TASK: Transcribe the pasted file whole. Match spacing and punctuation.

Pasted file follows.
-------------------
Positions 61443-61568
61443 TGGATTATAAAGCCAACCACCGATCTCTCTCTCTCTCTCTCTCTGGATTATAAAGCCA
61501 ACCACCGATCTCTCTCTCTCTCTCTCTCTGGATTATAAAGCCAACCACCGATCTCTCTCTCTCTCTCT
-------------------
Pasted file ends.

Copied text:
Positions 61443-61568
61443 TGGATTATAAAGCCAACCACCGATCTCTCTCTCTCTCTCTCTCTGGATTATAAAGCCA
61501 ACCACCGATCTCTCTCTCTCTCTCTCTCTGGATTATAAAGCCAACCACCGATCTCTCTCTCTCTCTCT